Mother, God, by Lesley-Anne Evans
I am alone in the hush of St. Peter’s,
tour groups circle like pods of killer whales
hungry for experience. Three nuns
float by in unearthly robes.
I turn and there you are--
icon of high school art history--
iceberg madonna, luminous in a niche
of shadows. I can’t move my feet.
Who can know the keel of pain
that looms within your form—
crushed heart—I’m only twenty five,
and not yet a mom. Why am I crying?
When Michelangelo released you
from the marble, your knees and hands
were larger than life. Maybe that’s how
you bear this load? With one hand
you hold the lifeless body of your son,
while your other hand is open to sky,
or fate, or whatever it is you trust. If only
I were holy like you, Pieta, I could hold
my dying certainty. I could maintain
the Artist’s plan is good. Not yet. Doctrine
is like a chunk of ice drifting in a cold sea,
too slight to calve, too dense to melt.
Lesley-Anne Evans, an Irish-Canadian poet, grieves the death of her mother who passed away in June, 2022. Among her dear friends she counts those experiencing homelessness and/or living in addiction. Through poetry circles, a street level gallery, a storytelling museum exhibit, and times of crisis, Lesley-Anne has learned to be with them. Too many have passed away. Some are thriving in recovery. Lesley-Anne lives in the small woodland Feeny Wood, in Kelowna, B.C., where she offers times of solitude and retreat. A golden eagle was her coffee companion last Friday morning. Lesley-Anne's debut poetry collection Mute Swan is published by The St. Thomas Poetry Series (Toronto). Her work is awarded and anthologized.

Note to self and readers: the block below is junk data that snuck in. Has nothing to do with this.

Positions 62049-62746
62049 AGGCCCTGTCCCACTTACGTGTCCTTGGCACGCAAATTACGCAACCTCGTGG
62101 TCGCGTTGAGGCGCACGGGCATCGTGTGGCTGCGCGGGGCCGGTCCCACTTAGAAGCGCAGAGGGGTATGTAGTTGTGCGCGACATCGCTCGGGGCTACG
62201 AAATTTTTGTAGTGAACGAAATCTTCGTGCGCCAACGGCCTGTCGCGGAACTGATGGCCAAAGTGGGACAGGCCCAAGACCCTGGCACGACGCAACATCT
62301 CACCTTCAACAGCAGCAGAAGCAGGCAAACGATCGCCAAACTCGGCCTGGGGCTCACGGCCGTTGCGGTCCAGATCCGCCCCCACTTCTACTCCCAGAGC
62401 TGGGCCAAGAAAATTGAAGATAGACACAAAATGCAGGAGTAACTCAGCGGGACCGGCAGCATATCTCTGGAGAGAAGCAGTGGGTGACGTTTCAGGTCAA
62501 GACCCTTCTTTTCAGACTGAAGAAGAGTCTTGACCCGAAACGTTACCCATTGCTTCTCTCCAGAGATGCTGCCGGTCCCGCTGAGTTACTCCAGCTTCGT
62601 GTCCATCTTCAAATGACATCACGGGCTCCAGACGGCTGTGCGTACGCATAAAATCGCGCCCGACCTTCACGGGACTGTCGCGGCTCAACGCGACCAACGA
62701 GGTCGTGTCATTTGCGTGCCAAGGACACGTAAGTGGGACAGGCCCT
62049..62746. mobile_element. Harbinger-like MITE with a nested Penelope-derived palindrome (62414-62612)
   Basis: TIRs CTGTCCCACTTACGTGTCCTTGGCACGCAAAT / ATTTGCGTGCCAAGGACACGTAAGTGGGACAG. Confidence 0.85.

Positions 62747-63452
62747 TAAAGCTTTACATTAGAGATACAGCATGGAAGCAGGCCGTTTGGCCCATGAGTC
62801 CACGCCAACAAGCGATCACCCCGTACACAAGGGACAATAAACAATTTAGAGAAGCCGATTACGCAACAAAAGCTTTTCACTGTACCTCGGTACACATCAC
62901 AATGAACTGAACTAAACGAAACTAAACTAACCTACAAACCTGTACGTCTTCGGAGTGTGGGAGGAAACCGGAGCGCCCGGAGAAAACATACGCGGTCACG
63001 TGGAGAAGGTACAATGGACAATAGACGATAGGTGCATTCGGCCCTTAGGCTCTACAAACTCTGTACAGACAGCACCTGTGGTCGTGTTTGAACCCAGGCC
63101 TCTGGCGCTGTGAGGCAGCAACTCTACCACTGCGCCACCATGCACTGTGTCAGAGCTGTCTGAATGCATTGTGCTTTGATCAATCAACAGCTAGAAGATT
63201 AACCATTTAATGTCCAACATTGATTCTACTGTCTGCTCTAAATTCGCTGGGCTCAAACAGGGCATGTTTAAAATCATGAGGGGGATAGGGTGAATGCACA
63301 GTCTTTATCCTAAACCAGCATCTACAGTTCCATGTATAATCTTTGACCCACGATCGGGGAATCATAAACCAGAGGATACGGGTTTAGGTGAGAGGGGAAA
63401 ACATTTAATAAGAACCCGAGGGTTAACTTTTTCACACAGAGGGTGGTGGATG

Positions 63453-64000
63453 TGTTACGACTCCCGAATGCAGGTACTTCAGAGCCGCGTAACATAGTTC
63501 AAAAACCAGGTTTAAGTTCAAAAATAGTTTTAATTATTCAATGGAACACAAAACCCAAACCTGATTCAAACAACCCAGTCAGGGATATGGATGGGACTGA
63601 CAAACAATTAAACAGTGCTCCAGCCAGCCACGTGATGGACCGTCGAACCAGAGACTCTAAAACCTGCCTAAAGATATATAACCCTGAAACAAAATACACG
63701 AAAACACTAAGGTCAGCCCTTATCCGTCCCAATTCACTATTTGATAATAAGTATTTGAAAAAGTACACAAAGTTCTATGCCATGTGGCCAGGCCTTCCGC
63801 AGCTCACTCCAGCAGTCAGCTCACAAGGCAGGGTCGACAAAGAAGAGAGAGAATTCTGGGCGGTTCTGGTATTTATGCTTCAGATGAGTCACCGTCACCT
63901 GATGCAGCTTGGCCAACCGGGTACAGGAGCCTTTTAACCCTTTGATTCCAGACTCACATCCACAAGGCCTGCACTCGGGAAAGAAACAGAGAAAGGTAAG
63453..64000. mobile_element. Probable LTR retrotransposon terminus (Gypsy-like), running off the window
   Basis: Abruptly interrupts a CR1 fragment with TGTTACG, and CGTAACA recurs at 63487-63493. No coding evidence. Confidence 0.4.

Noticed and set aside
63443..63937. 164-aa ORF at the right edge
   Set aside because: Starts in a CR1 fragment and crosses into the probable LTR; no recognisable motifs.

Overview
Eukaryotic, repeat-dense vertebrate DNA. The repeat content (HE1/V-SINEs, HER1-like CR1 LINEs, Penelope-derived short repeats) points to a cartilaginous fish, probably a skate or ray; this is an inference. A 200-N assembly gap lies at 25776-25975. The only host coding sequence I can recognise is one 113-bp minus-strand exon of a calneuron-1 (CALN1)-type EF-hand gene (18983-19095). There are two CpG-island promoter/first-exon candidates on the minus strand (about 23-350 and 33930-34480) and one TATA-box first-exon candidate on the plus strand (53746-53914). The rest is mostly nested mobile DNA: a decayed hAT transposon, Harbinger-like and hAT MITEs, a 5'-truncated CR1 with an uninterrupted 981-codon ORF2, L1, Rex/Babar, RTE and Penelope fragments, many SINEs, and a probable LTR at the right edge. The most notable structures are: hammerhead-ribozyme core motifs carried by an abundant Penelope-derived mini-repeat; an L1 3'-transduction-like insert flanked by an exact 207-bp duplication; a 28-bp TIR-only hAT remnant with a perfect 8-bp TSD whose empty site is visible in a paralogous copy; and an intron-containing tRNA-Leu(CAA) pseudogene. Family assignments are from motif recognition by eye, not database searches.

Your comment will be posted after it is approved.
Leave a Reply.
The Ekphrastic Review
Join us on Facebook: